Moment of truth for the Delta tunnels

This is an assignment I took part in for the Brentwood Press, my local newspaper that I regularly freelance for and often focus on water-related issues here in California. The Army Corps of Engineers is weighing the environmental impacts of a huge water reroute on the Sacramento-San Joaquin Delta, a project backed by Governor Jerry Brown and Central Valley water providers but despised by many Bay Area residents.

A stack of complaints from angry residents has prodded a federal agency into keeping the lines of communication open longer as it prepares to make or break plans to transform the Sacramento-San Joaquin Delta.

After years of standoff between these critics and supporters of what’s been known as the Bay Delta Conservation Plan, which was renamed as the California WaterFix and recognized often as simply the “twin-tunnel project,” the fate of the undertaking now rests in the hands of the U.S. Army Corps of Engineers, which is tasked with overseeing key national infrastructure endeavors. The heated debate leaves the Corps convinced that more time is in order before giving the go-ahead on the historic project, extending an original 30-day public comment period to 60 days. Commenting, which was set to expire on Oct. 9, will continue until Nov. 8.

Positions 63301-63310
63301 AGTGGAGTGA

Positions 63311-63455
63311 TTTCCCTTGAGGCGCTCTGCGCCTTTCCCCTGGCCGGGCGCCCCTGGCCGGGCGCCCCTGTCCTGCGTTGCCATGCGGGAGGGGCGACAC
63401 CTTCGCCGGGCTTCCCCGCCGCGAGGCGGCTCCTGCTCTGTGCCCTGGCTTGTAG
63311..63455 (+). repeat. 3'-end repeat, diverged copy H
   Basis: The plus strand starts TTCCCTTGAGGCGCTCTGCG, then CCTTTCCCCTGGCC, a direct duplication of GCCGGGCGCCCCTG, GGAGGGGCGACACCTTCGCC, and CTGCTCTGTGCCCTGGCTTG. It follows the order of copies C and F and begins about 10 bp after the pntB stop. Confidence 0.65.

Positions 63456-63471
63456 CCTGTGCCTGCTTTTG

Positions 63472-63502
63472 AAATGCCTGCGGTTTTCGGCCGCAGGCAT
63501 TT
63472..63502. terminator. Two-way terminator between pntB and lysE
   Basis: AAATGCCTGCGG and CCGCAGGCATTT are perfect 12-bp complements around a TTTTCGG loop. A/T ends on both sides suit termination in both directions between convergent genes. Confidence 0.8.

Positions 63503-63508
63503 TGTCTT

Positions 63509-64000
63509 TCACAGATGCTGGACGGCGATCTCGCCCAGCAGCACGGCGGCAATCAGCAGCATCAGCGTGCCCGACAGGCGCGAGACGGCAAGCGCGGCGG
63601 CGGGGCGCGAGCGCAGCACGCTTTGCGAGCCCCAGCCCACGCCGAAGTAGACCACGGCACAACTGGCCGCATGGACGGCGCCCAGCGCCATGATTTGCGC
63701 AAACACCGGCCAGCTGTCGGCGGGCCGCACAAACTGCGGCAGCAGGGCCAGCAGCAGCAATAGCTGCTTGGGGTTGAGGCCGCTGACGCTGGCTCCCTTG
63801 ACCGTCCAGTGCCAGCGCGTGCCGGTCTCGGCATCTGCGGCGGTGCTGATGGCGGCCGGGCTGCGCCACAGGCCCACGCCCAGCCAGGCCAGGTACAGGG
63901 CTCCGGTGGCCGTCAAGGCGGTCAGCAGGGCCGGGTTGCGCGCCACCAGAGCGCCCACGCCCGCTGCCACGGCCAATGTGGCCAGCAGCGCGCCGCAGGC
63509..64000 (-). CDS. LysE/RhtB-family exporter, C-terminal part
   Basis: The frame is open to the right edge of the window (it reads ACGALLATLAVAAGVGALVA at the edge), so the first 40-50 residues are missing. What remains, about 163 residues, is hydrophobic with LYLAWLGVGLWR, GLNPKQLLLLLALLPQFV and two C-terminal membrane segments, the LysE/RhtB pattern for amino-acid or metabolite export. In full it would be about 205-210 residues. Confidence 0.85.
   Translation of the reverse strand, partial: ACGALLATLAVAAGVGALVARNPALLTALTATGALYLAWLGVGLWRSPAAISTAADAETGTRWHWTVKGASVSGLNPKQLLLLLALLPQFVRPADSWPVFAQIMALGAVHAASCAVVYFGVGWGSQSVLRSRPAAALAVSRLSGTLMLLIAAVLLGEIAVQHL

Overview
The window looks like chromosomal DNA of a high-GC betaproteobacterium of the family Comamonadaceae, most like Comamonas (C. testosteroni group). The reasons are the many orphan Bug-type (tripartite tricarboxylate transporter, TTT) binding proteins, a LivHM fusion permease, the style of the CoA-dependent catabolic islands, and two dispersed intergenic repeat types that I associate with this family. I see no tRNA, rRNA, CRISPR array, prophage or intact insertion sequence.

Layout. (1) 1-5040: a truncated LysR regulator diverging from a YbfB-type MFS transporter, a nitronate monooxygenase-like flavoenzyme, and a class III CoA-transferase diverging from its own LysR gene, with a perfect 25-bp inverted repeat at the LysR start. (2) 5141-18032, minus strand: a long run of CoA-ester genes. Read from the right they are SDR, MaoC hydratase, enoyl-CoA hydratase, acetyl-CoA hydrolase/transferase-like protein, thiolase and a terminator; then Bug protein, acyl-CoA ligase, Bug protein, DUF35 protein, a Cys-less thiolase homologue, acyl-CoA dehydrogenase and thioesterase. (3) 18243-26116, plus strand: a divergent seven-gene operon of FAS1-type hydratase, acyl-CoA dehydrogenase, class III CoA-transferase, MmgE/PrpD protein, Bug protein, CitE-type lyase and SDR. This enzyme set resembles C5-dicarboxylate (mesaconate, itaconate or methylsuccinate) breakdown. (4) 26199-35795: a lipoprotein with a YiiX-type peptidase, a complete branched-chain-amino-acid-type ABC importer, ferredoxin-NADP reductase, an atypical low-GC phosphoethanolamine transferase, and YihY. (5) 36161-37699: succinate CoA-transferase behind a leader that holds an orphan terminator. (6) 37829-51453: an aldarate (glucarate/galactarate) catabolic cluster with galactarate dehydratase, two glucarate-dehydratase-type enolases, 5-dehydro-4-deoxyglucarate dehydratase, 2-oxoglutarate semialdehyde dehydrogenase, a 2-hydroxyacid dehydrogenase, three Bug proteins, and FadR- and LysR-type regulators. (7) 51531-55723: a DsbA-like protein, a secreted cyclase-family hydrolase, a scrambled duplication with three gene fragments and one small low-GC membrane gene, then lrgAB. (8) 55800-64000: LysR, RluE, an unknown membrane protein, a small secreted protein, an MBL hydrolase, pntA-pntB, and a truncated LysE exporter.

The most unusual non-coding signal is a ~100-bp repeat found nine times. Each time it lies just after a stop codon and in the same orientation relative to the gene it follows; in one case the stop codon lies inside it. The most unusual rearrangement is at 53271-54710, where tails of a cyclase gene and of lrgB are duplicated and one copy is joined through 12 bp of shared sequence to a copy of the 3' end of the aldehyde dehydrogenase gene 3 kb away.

“This is a crucial phase … a life or death step for the tunnels,” said Michael Brodsky, an environmental attorney who aggressively pushed the extension in representation of the Save the California Delta Alliance (STCDA), a grassroots organization that has been opposing the intended water transfers for years. “Now is the time for people who are interested in the project to make their views known to the Army Corps.”

The Corps’ goal is to decide if the project, which is led by the California Department of Water Resources (DWR) and the U.S. Bureau of Reclamation, has met reasonable standards in crafting environmentally sound building plans. If completed, WaterFix would see unprecedented changes to the Delta, including two 40-foot-wide, 35-mile-long tunnel pipes laid underneath it, along with a set of pumps that will divert freshwater to the Central Valley and southern California.
Read more the rest of the piece here.

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